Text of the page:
An anterior cervical corpectomy and fusion is an operative procedure to relieve pressure on the spinal cord and spinal nerves by removing the vertebral bone and intervertebral disc material (decompression) in the cervical spine or neck.
Anterior Lumbar Corpectomy and Fusion
Anterior Lumbar Corpectomy and Fusion is a surgical technique performed to remove the vertebral bone or disc material between the vertebrae to alleviate pressure on the spinal cord and spinal nerves (decompression) in the lumbar (lower back) region.
Minimally Invasive Cervical Discectomy
The vertebrae of the backbone are cushioned by intervertebral discs that act as shock absorbers and allow frictionless movement of your back. It is made up of a soft gel-like center called the nucleus pulposus that is surrounded by a tough outer ring of annulus fibrosus
Anterior Cervical Discectomy with Fusion
The vertebrae of the backbone are cushioned by intervertebral discs that act as shock absorbers and allow frictionless movement of your back.
Cervical Disc Replacement
The cervical spine is located in the neck region and consists of seven bones arranged one on top of the other. Cushioning tissue called vertebral discs located between the vertebrae act as shock absorbers, allowing easy movement of the neck.
Cervical Laminectomy and Fusion
Cervical laminectomy is a surgical procedure in which the spinal canal is made larger by removing the spinous process and the lamina in the cervical region of the spine.
Spinal Compression Fractures
A compression fracture of the vertebra occurs when the bones of the spine (vertebrae) collapse. Most commonly, these fractures occur in the thoracic or the middle portion of the spine.
Fracture of the Thoracic and Lumbar Spine
The backbone is made of small bones arranged from the neck down to the buttocks, one above the other. The region at the chest and lower back are called the thoracic and lumbar spine, respectively. These are the two regions commonly affected by a fracture.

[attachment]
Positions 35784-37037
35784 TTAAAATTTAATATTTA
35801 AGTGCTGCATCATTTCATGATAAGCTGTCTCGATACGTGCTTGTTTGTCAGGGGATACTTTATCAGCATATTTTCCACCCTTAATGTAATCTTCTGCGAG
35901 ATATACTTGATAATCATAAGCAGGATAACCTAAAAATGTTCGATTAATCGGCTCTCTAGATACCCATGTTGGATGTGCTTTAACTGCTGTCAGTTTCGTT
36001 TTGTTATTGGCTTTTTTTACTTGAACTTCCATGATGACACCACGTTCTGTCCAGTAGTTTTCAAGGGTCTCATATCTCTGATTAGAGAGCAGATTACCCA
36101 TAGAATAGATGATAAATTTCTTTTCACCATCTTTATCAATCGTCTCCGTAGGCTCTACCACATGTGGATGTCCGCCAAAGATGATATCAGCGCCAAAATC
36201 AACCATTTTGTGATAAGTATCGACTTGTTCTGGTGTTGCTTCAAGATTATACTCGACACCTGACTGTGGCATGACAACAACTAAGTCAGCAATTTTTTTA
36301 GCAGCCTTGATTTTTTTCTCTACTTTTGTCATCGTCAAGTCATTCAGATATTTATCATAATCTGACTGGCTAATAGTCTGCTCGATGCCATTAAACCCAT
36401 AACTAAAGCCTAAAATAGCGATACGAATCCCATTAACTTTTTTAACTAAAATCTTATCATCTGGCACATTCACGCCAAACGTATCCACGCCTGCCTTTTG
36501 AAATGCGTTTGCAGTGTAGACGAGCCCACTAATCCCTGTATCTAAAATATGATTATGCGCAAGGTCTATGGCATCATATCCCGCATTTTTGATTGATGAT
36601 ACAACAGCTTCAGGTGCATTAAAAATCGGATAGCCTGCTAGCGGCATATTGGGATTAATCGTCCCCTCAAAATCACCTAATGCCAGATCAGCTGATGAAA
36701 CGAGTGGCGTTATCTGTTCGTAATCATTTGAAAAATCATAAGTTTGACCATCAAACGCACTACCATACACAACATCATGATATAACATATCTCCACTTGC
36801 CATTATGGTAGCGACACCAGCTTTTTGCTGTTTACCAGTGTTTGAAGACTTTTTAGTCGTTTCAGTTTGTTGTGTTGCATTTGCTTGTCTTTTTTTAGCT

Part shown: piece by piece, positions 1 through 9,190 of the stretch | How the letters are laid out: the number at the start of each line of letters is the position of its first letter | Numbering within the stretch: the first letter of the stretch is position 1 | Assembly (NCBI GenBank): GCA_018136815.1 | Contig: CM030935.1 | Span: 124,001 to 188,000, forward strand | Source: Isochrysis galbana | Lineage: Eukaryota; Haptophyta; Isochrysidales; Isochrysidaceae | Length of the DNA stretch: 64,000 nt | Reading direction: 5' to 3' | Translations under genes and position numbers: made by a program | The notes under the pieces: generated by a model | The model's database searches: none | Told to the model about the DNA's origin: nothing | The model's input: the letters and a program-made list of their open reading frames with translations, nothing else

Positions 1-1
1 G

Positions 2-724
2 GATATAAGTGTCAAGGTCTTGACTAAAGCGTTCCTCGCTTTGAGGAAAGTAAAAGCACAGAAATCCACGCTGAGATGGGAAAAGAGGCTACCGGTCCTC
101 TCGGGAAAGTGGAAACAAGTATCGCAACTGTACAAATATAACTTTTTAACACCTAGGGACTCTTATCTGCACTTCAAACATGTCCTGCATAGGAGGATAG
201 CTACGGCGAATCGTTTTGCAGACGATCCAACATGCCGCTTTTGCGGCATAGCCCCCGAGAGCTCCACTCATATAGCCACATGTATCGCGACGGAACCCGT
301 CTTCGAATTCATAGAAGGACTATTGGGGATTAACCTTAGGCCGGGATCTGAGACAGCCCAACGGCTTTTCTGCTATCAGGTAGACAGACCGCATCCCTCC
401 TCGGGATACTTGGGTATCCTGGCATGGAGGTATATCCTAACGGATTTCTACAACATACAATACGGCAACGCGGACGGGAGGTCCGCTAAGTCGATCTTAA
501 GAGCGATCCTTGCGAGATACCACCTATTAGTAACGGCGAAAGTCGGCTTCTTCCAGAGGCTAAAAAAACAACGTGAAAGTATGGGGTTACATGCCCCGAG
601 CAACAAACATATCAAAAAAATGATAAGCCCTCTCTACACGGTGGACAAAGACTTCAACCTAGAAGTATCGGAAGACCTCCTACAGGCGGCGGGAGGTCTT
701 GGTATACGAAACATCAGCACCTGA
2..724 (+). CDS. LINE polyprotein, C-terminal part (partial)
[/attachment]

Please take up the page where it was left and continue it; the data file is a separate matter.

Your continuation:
The spine consists of 33 vertebral bones stacked one on top of the other with cushioning discs lying between each vertebra. The lumbar region of the spine (below the rib cage) consists of 5 vertebrae.
Lumbar stenosis is the compression of spinal nerves caused by the narrowing of the spinal canal. It is one of the common causes of lower back pain. Spinal stenosis can also affect the spine in the neck region.
Lumbar Disc Herniation
The lumbar intervertebral discs are flat and round, present between the lumbar vertebrae and act as shock absorbers when you walk or run.
Cervical spondylosis, also called arthritis of the neck, is an age-related medical condition characterized by deterioration of spinal joints, vertebrae, discs, and ligaments in your neck.
Spondylolisthesis is the displacement of the vertebral disc from the spinal column. Outward (forward) displacement is termed as anterolisthesis and inward (backward) displacement is termed as retrolisthesis.
The sciatic nerve is the longest nerve in your body. It begins in the lower back and extends through the buttocks down the back of each leg to the thighs and feet.
The spine, also called the backbone, is designed to give us stability, smooth movement, as well as provide a corridor of protection for the delicate spinal cord. It is made up of bony segments called vertebrae and fibrous tissue called intervertebral discs.
Cervical stenosis refers to the narrowing of the spinal canal that protects the spinal cord and its branching nerves.
Cervical Degenerative Disorder
The intervertebral disc is composed of an inflexible ring called the annulus fibrosis which encloses a gelatinous inner structure called the nucleus pulposus.
Spinal stenosis is a condition caused by the vertebral column constricting and exerting pressure on the spinal cord or neural foramen (a bony tunnel through which a nerve exits the spinal cord).
Adult Degenerative Scoliosis
Adult degenerative scoliosis is characterized by side to side or lateral bending of the spine in adults. Degenerative scoliosis can involve either the mid-back and/or lower back region of the spine.
Low Back Pain
Low back pain is often a common symptom of many disease conditions and the back pain may range from simple or dull pain to sudden and sharp pain.
Cervical Disc Herniation
Cervical disc herniation can arise due to aberrations of the intervertebral disc such as bulging, rupture, and slipped or extruded disc. It results in neck, shoulder, and arm pain.
Cervical Degenerative Disc Disease
Cervical degenerative disc disease (DDD) is a misnomer, as it is not a disease as such but a condition that affects the strength, resiliency and structural integrity of the intervertebral discs due to increasing age, trauma, injury, repetitive movement, improper posture, or poor body mechanics.